Walter Smith pulls out of running for Scotland job
The veteran manager has said he no longer wants to be considered for the role.
Walter Smith has told the Scottish FA he is no longer interested in becoming the next Scotland manager.
The national association made an approach last week to discuss the vacancy with the former Rangers boss, who took charge of the national team between 2004 and 2007 before leaving the post to return to Ibrox as Paul Le Guen's successor.
The 69-year old is now the second person to have rejected the governing body's overtures after Northern Ireland boss Michael O'Neill deciding to stay in his current role after face to face talks with the Hampden hierarchy.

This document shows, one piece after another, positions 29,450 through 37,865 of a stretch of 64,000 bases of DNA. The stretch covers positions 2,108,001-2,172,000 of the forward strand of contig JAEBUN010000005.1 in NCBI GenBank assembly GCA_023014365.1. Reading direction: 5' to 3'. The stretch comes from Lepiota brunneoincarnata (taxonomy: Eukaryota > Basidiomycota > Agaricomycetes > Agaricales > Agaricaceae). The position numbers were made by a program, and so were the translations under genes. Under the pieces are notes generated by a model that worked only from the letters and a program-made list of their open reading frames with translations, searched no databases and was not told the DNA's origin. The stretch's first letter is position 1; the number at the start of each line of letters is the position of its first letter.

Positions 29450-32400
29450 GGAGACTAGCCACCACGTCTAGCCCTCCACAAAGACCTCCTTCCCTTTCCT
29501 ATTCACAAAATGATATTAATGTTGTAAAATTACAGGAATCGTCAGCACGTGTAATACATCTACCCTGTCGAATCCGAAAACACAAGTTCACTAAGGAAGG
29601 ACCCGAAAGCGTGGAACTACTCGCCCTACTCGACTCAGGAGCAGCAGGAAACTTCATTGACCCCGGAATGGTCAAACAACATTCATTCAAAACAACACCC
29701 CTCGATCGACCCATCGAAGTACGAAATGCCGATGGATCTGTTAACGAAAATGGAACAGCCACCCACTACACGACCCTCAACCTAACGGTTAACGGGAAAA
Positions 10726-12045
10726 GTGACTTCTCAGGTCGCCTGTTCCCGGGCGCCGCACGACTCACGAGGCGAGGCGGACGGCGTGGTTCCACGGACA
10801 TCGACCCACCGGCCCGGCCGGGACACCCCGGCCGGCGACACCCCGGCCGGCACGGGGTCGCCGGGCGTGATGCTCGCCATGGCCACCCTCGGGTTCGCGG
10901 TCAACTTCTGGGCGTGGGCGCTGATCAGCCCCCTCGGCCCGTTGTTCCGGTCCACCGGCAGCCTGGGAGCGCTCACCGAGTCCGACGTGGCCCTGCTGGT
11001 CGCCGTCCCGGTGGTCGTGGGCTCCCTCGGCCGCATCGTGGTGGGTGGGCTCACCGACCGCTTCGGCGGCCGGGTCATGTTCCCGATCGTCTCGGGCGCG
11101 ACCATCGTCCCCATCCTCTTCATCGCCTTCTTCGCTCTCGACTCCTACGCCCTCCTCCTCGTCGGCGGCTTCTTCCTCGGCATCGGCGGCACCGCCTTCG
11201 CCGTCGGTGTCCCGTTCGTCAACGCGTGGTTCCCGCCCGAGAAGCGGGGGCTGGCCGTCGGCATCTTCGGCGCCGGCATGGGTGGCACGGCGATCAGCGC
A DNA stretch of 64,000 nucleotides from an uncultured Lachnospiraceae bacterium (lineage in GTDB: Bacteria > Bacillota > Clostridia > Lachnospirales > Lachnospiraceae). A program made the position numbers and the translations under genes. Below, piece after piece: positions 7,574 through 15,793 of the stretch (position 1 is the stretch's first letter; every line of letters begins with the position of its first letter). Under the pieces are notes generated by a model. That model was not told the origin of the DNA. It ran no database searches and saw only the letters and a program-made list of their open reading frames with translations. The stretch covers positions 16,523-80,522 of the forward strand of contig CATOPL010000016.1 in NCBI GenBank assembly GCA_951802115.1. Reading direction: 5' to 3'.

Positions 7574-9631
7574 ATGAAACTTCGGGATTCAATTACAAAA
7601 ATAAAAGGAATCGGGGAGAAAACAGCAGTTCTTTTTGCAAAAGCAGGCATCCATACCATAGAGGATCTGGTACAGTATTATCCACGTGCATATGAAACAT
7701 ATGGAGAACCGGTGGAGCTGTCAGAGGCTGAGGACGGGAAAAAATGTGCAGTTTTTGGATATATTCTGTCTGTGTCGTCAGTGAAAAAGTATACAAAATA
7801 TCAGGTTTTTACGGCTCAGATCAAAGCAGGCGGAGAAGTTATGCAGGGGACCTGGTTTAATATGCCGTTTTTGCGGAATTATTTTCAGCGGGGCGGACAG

Smith has been out of management for seven years but is one of the most successful Scottish managers in history. In addition to leading Rangers to silverware in Scotland, he also took the side to the UEFA Cup final in 2008.
As Scotland manager, he oversaw a rise of 70 places in the FIFA rankings winning seven and drawing five of his 16 games in charge.
In addition to looking to appoint a successor to Gordon Strachan as national team boss, the Scottish FA are also searching for a new chief executive after the departure of Stewart Regan.
At a board meeting where the failure to recruit O'Neill was discussed, it became apparent to Regan that he did not enjoy the full backing of the board, leading to his resignation with immediate effect.
Andrew McKinlay, the organisation's chief operating officer, has been acting as interim chief executive but has accepted a new role at Scottish Golf and will leave in May.
Regan's departure means the sub-committee charged with identifying and recruiting the new manager is down to three people. Scottish FA president Alan McRae, vice-president Rod Petrie and Partick Thistle's Ian Maxwell are carrying out the search.